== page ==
The poster was put up on a wall, near the main entrance, but we still went back to recess and lunch eating contests after a while. Because that’s what people do and because we didn’t know what else to do.

But what we knew (what I knew) ever since that day: something was awfully wrong. And we all felt (I felt) it wasn’t just something in our neighborhood, it felt bigger than that. Something was awfully wrong – we knew it and we felt it but we didn’t want to think about it – with the world. We had, after all, discovered it. We had (I had) discovered evil.

[According to the National Crime Victimization Survey (NCVS), kids have crime victimization rates over two times higher than adults. For the year 2000, the approximate total number of violent crime victims from birth through 17 is 1,935,000. That is one child among forty. That is one child in every other classroom.1]

How kids should feel about the world, as long as possible – and how the world should feel about them (picture by Romero Britto).

1: Stats: University of New Hampshire, Crimes Against Children Research Center

Thank you. Thank you very much.

I’ve seen it. You’ve all seen it: someone wins the Oscar, tumbles upstage in bliss and is so overwhelmed by the moment that their acceptance speech goes on for-ev-er. And because the people backstage have seen it, too, and because they’re clever little girls and boys, they’ve come up with a semi-polite way to shut up the winner before the entire audience falls asleep – the (in)famous get-your-overpaid-butt-off-stage-now-will-ya-melody!

It’s effective and quite catchy, too. Its recognition value approximately equals that of the ice cream truck melody. The only difference: while one has kids (and one or two adults who still feel young at heart…and me) running out onto the street as if they were chased by a group of armed Alcatraz escapees, the other one has people blinking, kind of confused, and, reluctantly withdrawing from stage.

Now, you may ask yourself: what’s that got to do with the price of eggs in China (or any other country of your individual choice)?

The answer: well, guess what? That ain’t not happening to me tonight, folks! I can take as much time (and space) as I want to thank all the people I’ve ever met (I can even tell you silly anecdotes about them if I really want to) in order to celebrate that I’ve been – drumroll – freshly pressed!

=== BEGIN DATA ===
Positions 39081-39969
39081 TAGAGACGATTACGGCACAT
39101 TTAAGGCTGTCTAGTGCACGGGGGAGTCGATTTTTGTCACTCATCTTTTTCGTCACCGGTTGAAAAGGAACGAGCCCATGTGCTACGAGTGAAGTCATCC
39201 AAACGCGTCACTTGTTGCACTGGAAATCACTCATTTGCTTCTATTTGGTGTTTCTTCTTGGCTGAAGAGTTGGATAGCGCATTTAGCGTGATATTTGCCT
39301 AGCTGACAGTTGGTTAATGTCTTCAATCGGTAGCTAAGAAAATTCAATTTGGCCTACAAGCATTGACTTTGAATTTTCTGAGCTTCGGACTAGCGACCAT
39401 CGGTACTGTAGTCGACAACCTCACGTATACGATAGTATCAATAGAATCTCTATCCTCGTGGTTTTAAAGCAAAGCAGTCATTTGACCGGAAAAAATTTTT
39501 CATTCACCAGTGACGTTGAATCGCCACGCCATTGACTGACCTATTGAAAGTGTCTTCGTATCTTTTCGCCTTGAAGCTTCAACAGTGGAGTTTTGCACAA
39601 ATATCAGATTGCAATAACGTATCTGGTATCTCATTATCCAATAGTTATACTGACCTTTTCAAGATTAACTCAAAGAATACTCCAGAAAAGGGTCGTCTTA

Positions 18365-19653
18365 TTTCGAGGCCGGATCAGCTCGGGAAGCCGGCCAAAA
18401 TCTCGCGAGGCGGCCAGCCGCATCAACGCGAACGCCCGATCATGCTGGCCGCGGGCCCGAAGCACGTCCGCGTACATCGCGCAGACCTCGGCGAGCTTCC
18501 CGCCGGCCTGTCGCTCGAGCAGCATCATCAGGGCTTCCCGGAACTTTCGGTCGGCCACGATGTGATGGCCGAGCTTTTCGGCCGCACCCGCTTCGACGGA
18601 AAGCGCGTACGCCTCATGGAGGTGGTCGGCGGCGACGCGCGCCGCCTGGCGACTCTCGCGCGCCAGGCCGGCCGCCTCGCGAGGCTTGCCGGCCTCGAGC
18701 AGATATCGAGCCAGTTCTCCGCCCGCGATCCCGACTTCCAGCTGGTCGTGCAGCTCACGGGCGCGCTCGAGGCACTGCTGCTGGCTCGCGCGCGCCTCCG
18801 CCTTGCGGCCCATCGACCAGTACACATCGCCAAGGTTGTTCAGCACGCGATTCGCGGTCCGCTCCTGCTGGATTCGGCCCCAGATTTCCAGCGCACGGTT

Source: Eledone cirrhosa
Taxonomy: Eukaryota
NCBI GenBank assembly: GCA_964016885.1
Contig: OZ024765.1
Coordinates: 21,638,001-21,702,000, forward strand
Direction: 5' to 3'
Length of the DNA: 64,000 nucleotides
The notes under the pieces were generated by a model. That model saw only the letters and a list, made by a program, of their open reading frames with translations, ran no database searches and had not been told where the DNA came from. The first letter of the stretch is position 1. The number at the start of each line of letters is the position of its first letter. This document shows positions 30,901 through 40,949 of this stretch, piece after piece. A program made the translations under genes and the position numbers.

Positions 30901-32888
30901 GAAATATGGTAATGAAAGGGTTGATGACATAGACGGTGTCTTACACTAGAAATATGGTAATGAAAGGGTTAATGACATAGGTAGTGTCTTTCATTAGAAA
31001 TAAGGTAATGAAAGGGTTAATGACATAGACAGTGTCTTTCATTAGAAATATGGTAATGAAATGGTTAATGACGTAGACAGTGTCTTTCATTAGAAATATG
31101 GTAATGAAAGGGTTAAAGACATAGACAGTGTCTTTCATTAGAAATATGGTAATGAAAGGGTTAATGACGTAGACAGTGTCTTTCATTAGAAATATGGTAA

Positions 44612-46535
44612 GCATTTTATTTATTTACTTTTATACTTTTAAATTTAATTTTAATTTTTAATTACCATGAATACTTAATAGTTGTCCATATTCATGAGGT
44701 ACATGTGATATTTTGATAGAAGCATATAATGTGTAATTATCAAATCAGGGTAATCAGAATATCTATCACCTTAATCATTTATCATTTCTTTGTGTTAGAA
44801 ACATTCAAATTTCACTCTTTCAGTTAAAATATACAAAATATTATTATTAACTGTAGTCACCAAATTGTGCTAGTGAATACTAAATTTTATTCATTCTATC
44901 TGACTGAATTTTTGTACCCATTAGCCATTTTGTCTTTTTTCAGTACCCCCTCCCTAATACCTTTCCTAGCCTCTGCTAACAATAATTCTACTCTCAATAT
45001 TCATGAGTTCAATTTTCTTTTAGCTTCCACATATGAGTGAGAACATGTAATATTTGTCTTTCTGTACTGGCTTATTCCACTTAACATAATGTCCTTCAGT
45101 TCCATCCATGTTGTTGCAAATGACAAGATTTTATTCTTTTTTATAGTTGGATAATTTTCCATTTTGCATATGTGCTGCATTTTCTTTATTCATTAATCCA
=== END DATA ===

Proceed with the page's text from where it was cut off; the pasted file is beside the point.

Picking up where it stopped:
However, because I know how annoying that might be, I won’t. I’m just saying I could. Just. Saying. What I really want to do, though, is share the two emotional stages I just went through, due to the special occasion.

Stage I: Doubt.

At first, I couldn’t even believe someone had picked my post! I refreshed my wordpress every other minute like a maniac to see whether my post would actually pop up among all those wonderful freshly pressed entries. I pondered the odds and must have looked kind of like this…

Me, still in doubt.

 

Stage II: Exitement.

When I finally realized I hadn’t just made everything up in my head (which wouldn’t have been that unlikely), I was thrilled through the roof. I still am. So right now, I must look somewhat like this…

 

Me, truly excited.
Photo credit for both pictures: CB – you know who you are!

 

No, sorry, I’m not quite done yet – just real quick:

Stage III: Thank you!

Thank you guys, for all the nice words, the likes, the follows! I’m a happy blogger today. Also, thanks Mom, for carrying me around for 8 months and all those hours of labour. Of course, you deserve to be mentioned here as well! That’s all for now. I’m out. Good night, kids.

A Piece of (Personal) History.

Monday’s children.

Part of the Berlin Wall – painted by artists after 1989.

Birthday Wishes.

I was born on a Saturday. Twenty minutes to midnight I came: no beautiful dress to show off, just one of the smooth glass slippers, the left one. Old spells seem to wear out much quicker these days. Even on your birthday. Old superstitions, however, never do: my mother always says she would have wanted me to be born on a Sunday. If only you could have taken these extra minutes, she’d say, you’d have been born a Sunday’s child – born under a lucky star, as they say. Maybe then, things would have been a little different, she thinks (and sometimes my mother must have wished for things to be different). That’s probably what she’s really wanted, for a long time (but there’s no spell, not even an old one, that can turn back time) – you just never understand these things when you’re younger. On the other hand, maybe things wouldn’t have been that different after all – but who knows? (I don’t.) Probably a lot of babies were born that Sunday, and possibly, all of them lucky– but again, who knows? (No one does.)

Written in the Stars.

I’m quite sure, though, that all the babies born on the Monday after, they were born under a revolutionary star – born under a night sky lit up by candles, torches, lanterns; born to the sound of raised voices; born to the smell of autumn; born to the bittersweet taste of frustration paired with anticipation. Every time my mother sees a shooting star and wishes I was born on a Sunday, I close my eyes and wish I was born on a Monday – I would like to be a Monday’s child. I would raise my candle, torch, lantern and leave a mark: a dab of light, like a tiny hole in the dark sheet that covers the earth at night. There’s more to life than simple luck; more than old spells that wear out even before the clock strikes twelve, more than old superstitions that leave you hanging on to things that could have been. You can’t change the past, but maybe, if you try, you can change the future.

Zeitgeist.